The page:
Nick Bollinger discusses the Polynesian reggae of Unity Pacific.
It’s a long time since the Caribbean rhythms of reggae embedded themselves in this country; something I was reminded of listening to the latest album by one of this music’s earliest local adopters.
Unity Pacific is an Auckland-based group led by Niuean New Zealander Tigilau Ness. Ness is the father of Che Fu, who wrote ‘Rock Away’, the album’s opening song. Father and son sing the song in duet, and as they slip between Niuean and English over the familiar beat it is as though the reggae one-drop were as indigenous to the Pacific as the pate or the haka. It is a meeting of music and messages from islands in different oceans that runs right through the album.
Tigi Ness has been fronting Unity Pacific since 2002, but his musical roots go much deeper. He already fronted a band called Unity in the 70s, long before Bob Marley’s defining visit, and even earlier - as a schoolboy in the 60s - had been a singer and acoustic guitarist. Back then, his repertoire consisted mostly of folk and country, and a bit of Elvis; ‘Four Strong Winds’ was a favourite. And I still hear traces of that folk-country flavour today in a beautiful, heartfelt love song like ‘Hold Me Close’. The way the sweet melody wraps itself in the skanking rhythm is typical of the easy fusions that run through this lovely album. Tigi Ness has a terrific band, too, who play in a kind of pre-dub style, like one of the great rhythm sections out of Kingston in the 70s.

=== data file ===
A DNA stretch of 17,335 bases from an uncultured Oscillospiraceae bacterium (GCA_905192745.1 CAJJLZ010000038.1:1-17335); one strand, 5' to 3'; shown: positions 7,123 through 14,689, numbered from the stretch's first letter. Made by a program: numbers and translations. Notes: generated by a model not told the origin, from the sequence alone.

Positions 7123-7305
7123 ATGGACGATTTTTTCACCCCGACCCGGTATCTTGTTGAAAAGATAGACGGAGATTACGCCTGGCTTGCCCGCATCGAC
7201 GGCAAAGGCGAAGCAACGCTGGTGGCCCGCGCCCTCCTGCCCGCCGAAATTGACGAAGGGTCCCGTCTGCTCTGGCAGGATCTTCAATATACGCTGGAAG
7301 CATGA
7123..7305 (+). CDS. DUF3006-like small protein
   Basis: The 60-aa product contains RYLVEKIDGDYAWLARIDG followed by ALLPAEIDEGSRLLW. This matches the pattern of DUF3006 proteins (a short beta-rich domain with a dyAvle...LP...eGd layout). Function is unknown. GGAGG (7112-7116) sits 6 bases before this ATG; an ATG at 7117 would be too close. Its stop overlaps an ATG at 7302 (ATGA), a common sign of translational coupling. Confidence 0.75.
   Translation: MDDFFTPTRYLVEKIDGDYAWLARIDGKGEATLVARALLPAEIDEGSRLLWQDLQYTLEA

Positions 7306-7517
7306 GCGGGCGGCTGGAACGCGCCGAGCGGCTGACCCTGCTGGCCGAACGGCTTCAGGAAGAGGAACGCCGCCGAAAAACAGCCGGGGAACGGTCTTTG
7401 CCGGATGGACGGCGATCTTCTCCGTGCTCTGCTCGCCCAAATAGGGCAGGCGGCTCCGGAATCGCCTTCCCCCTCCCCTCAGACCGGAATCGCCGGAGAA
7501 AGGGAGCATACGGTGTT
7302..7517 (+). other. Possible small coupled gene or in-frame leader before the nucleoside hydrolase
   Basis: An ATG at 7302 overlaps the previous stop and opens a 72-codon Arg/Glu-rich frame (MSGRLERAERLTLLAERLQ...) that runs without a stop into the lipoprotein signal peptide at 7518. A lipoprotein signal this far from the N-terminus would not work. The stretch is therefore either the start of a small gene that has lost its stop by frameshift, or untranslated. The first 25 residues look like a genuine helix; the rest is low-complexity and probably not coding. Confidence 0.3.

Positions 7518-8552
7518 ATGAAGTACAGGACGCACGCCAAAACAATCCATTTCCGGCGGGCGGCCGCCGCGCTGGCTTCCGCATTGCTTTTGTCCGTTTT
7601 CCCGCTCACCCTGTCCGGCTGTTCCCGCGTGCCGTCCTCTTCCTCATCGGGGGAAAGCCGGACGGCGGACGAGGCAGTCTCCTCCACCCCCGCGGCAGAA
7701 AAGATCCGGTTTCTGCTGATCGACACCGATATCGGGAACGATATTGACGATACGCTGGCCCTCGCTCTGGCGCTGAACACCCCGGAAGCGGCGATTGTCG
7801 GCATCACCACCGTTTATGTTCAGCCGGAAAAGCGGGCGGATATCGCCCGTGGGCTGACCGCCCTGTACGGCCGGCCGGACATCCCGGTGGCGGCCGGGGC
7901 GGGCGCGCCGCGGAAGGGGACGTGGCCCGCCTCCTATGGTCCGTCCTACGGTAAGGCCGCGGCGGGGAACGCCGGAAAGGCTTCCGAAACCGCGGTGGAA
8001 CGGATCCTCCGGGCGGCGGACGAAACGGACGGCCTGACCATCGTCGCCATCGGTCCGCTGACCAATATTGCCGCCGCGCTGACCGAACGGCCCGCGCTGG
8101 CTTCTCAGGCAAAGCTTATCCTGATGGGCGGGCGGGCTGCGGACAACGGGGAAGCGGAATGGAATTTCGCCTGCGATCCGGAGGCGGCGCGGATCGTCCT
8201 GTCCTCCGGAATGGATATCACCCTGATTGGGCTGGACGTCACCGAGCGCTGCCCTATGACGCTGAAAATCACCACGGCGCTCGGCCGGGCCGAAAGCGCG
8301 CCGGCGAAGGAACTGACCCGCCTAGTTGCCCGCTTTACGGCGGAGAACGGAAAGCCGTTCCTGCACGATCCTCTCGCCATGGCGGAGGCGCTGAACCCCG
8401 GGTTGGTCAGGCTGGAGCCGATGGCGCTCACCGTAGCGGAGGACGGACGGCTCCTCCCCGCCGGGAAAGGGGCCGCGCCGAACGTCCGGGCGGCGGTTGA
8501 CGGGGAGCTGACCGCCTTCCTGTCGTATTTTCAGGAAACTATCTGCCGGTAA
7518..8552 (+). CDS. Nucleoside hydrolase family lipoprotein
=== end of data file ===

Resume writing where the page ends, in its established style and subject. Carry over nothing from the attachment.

When Tigi praises Rastafari, as he does in several songs, Bob Marley comparisons are almost inevitable. But political protest is as crucial as praise to Tigi’s world-view. There’s also a powerful song in honour of the Palestinian people (one of the few tracks here he didn’t write.)
Mostly, though, the history he honours is closer to home, and one of the most moving odes here is ‘Girl I Never Knew’, composed in memory of Joannee (Jo-Annie) Hawke, the five-year-old who died in a fire during the Bastion Point occupation of the 70s.
Then there’s the song from which the album takes its name, ‘Blackbirder Dread’. Again it casts a light on a historic struggle; in this case, the rarely-mentioned history of blackbirding - or slave-taking – that occurred in the Pacific. It’s the album’s longest track, and perhaps the one where Unity Pacific carves the deepest groove.
Unity Pacific’s Blackbirder Dread is not as innovative as the early Herbs or as experimental as Fat Freddy’s Drop, nor does it replicate the classic Marley sound as faithfully as Katchafire, yet it’s as great as any of these groups at their best. Passionate, poetic, Pacifican.
Songs featured: Girl I Never Knew, Hold Me Close, Praising Rastafari, Give The People, Rock Away, Blackbirder Dread.
Blackbirder Dread is available on A Moving Production.